- The Covid-19 outbreak in Los Angeles County could be up to 55 times bigger than the number of confirmed cases, according to new research from the University of Southern California and the LA Department of Public Health.
- The data, if correct, would mean that the county’s fatality rate is lower than originally thought.
- With just 4% of the population infected with the disease, LA County is still very early in the epidemic, said USC professor Neeraj Sood, who led the study.
The Covid-19 outbreak in Los Angeles County is likely far more widespread than previously thought, up to an estimated 55 times bigger than the number of confirmed cases, according to new research from the University of Southern California and the LA Department of Public Health.
USC and the health department released preliminary study results that found that an estimated 4.1% of the county’s adult population has antibodies to the coronavirus, estimating that between 221,000 adults to 442,000 adults in the county have had the infection.
This new estimate is 28 to 55 times higher than the 7,994 confirmed cases of Covid-19 reported to the county through early April. The number of coronavirus-related deaths in the county has now surpassed 600, according to the Department of Public Health. The data, if correct, would mean that the county’s fatality rate is lower than originally thought.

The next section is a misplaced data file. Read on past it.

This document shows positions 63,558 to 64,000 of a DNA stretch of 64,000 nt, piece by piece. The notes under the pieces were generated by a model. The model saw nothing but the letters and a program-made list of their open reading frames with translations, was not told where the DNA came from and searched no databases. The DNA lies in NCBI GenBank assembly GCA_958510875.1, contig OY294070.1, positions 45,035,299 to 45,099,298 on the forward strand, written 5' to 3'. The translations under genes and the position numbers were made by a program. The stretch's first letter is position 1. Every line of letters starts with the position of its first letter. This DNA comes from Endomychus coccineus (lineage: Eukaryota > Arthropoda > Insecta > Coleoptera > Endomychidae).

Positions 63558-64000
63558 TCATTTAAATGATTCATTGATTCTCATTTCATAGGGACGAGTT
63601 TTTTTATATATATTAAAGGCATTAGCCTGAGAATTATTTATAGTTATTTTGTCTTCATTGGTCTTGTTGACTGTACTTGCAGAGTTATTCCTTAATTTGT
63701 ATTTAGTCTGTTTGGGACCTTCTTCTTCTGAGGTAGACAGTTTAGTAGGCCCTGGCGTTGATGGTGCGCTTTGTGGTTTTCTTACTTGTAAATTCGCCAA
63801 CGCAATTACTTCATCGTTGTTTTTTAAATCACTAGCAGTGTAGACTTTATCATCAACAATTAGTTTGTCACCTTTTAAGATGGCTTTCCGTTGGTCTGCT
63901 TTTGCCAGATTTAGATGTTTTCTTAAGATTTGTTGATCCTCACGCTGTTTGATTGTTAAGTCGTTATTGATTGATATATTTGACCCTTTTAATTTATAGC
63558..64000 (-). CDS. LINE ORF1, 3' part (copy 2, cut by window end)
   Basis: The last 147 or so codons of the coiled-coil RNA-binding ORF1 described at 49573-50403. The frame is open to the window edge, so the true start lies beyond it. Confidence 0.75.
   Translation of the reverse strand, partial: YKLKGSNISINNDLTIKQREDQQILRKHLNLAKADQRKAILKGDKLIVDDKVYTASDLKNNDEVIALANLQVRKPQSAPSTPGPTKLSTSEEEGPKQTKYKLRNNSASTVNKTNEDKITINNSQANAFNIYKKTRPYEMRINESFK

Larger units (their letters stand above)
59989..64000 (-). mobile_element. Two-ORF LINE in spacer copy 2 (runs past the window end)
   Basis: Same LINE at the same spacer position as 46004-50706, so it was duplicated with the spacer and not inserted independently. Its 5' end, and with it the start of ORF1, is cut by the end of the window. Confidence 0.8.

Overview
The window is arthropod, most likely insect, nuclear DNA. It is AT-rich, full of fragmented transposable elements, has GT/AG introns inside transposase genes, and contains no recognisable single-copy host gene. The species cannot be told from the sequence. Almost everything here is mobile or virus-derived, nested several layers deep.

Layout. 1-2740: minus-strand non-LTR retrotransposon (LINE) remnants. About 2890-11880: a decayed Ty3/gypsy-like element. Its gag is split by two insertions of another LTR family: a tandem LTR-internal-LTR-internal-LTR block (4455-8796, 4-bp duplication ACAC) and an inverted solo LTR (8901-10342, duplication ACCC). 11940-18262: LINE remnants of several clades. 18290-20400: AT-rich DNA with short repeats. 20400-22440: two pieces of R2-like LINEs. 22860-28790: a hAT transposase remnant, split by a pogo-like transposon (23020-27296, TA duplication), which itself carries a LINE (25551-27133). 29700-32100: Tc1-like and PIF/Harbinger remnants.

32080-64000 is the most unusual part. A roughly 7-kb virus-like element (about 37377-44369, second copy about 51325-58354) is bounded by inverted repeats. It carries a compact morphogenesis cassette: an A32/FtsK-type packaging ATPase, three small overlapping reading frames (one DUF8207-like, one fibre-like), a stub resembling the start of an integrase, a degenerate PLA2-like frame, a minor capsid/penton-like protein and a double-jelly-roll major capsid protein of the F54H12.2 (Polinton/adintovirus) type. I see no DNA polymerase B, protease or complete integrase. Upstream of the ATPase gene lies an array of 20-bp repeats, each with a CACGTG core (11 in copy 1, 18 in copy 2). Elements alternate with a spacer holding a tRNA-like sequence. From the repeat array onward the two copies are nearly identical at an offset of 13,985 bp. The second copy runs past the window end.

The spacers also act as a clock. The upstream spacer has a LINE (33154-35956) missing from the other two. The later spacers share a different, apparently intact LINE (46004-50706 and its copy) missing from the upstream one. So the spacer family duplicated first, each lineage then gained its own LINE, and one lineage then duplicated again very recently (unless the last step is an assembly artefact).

The results are based on antibody testing of about 863 people who were representative of LA County, the researchers said.
“Though the results indicate a lower risk of death among those with infection than was previously thought, the number of Covid-related deaths each day continues to mount, highlighting the need for continued vigorous prevention and control efforts,” said Dr. Paul Simon, chief science officer at the LA County Department of Public Health and co-lead on the study, in a statement.
On Sunday, New York Gov. Andrew Cuomo said the U.S. Food and Drug Administration approved the state’s antibody test, and the state will conduct “thousands” of tests this week. The antibody tests will give the state its “first true snapshot” of how many people in the state have been infected with Covid-19, he said.
“We don’t really know how many people were infected. How many people had coronavirus but self-resolved. We don’t really know because we haven’t been able to do testing on that large of scale,” Cuomo said.
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